We are always tempted to try to predict the future. You can apply this trend to every aspect of everyday life – be it watching a show, reading a book or even in the anticipation of an important event. Anticipation is a curse that, due to the emergence of digital media, is becoming even more unbearable as time goes by. We’re becoming too fast – we’re becoming too old.
This reflection came after reading an interesting (but Portuguese) article regarding what the Web 3.0 will be. As Erik Lassche puts it, “Web 3.0 is an inevitable buzzword that can’t be avoided after the invention of Web 2.0”. Ever since the concept of Web 2.0 became common knowledge and even derived into sequels – such as the Social Web with the proliferation of social media, or Web 2.5 with the platform-as-a-service-provider principle – many academics ofn the subject have been trying to define what Web 3.0 will be. The sheer anticipation of it has resulted in several articles that, while diverging in opinion, have actually come up with a common ground on what it will be – an intelligent, semantic web that's based on behaviours and usage patterns and gives us fewer, but more tuned, results to our online search. Of course this is a very basic way to put it as we are summing up the Web 3.0 to an evolution in Google’s search results – but it’s an easy way to explain it that doesn’t require explaining a lot more in-depth information regarding database mining.
The more you think about the Web 3.0, the bigger the tendency to look into human behavioural patterns. If you consider the volatility of personal opinion and the fragmentation of a person's tastes, it’s easy to question how effective these personalised results you would obtain from a semantic web would actually be if based on sheer online usage patterns. On one hand we have a problem derived from lack of technological unification – proven by looking into the vast amounts of different databases in which users manifest their opinions but have no touch points between each other due to the fact that they are different companies. And on the other hand we have problems derived from simple human nature – an unpredictable nature that's gifted with free will and is also capable of assuming different personas and behaviours when dealing with digital.
The “fake profile” phenomenon is becoming less frequent online not only due to the unconscious monitorisation from our peers, but also the fact that each user is consciously becoming more consistent in their online behaviours. But the fact is that crossing the offline persona – which is exposed to factors such as social confrontation, adaptation to new environments and the 'anonymous' status (there are no hyperlinks to tell everyone about us in real life) – with the online persona – which is more protected from social confrontation and more prone to seek parallel interests that, without being within your status sphere, are available in the ever expanding web – you obtain a behavioural mismatch that could manipulate the results towards satisfying the online persona, but not the offline one completely.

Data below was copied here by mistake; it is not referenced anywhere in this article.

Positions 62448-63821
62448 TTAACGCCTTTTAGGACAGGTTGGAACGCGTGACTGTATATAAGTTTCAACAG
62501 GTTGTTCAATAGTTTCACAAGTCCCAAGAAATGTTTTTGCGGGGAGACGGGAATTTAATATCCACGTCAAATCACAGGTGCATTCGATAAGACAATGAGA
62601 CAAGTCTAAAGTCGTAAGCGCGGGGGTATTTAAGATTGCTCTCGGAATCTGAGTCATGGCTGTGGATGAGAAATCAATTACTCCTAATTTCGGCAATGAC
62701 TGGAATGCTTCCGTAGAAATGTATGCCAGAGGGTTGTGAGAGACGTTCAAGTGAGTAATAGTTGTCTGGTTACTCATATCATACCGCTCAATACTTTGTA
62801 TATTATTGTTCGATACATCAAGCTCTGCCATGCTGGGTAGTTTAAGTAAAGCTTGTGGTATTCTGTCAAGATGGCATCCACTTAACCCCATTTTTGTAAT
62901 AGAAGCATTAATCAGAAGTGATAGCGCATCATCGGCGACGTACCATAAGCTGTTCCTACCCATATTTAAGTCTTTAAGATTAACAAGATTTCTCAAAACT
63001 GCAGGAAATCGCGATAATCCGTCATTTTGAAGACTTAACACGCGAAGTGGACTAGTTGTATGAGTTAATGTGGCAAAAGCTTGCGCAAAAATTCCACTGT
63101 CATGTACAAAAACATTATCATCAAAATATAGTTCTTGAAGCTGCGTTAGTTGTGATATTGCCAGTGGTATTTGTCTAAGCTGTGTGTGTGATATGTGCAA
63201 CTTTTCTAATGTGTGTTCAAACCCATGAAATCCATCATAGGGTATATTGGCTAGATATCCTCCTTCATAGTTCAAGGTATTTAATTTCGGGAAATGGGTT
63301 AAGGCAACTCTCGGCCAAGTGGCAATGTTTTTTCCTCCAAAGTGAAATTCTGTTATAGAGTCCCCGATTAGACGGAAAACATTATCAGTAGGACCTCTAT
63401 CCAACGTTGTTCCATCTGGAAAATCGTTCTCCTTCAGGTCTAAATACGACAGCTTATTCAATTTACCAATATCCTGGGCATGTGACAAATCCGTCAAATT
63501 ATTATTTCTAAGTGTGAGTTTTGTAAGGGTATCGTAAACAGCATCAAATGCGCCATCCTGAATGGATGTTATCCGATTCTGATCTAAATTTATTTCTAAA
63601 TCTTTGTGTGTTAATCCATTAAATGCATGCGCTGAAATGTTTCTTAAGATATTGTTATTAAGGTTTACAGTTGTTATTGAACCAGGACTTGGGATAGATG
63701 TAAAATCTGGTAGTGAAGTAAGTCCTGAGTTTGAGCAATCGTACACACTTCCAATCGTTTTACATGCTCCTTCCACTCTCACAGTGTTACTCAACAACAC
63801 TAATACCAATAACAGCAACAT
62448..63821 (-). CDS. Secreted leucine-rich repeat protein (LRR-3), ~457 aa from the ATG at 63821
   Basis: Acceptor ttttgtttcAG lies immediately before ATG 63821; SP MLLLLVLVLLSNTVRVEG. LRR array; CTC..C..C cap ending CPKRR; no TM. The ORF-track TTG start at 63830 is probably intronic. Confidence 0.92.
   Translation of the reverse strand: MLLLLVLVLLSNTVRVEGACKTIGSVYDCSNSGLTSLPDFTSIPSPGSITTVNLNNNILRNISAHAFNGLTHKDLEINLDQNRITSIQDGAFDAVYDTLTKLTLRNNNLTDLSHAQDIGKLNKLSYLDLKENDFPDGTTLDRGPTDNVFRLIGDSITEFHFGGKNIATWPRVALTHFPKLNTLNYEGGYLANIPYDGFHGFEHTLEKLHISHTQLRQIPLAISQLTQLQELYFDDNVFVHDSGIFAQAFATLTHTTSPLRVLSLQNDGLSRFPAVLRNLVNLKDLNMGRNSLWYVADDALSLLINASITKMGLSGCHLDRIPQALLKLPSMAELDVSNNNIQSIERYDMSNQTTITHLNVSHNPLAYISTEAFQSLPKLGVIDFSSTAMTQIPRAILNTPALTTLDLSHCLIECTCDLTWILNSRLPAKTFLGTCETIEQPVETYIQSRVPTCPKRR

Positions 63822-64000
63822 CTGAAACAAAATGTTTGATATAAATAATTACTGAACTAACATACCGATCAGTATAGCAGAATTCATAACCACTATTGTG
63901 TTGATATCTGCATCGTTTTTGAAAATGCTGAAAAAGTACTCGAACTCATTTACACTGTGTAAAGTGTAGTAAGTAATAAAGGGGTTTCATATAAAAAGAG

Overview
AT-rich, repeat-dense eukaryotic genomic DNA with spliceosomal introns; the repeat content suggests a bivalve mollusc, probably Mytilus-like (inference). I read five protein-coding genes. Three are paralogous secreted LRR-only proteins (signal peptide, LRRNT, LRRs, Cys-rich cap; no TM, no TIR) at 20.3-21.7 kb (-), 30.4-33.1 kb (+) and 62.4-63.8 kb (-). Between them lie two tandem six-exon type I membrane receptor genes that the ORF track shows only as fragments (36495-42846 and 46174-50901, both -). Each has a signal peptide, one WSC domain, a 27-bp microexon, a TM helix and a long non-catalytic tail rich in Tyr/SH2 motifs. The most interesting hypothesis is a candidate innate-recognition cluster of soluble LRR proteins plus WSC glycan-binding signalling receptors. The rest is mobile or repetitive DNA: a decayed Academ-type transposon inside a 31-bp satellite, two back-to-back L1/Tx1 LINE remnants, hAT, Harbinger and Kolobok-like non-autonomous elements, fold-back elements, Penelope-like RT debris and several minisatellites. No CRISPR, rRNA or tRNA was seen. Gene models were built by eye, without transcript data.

The Semantic Web is still a concept that, in my opinion, ignores the human factor wild card. This thought leads us to the title of this article – the Instant Web. Being, or not, a sequel to Web 2.0, the Instant Web is a cause, and consequence, of the evolution of smartphones. The manifestation of our needs and tastes in a direct and instant way is becoming almost symptomatic. One way to observe it is to see how location based services (LBS) and instant sharing apps are thriving on Markets – for example, you have Getglue, which was originally an Instant Web app, and the evolution of the Shazam app, which included direct sharing on Facebook from the songs you would discover on the app. The fact is that these apps are one of the reasons that make me actually believe in a Semantic Web as they are bringing down the barriers of real vs virtual. The users’ manifestation in real life through instant digital input provides the Semantic Web players with data that is purer and more contextualised than the data provided on sheer PC/online usage – this, of course, is how the players learn how to prioritise the data source as a criteria when providing with the personalised solutions promised in the next web.
This is, of course, just my two cents. There are no absolute truths to Web 3.0 – but more interesting than getting there is the journey itself. How we will get there and how tuned this web will be on a first instance when confronted with human nature is something nobody can answer at the moment. But it will all come – in due time.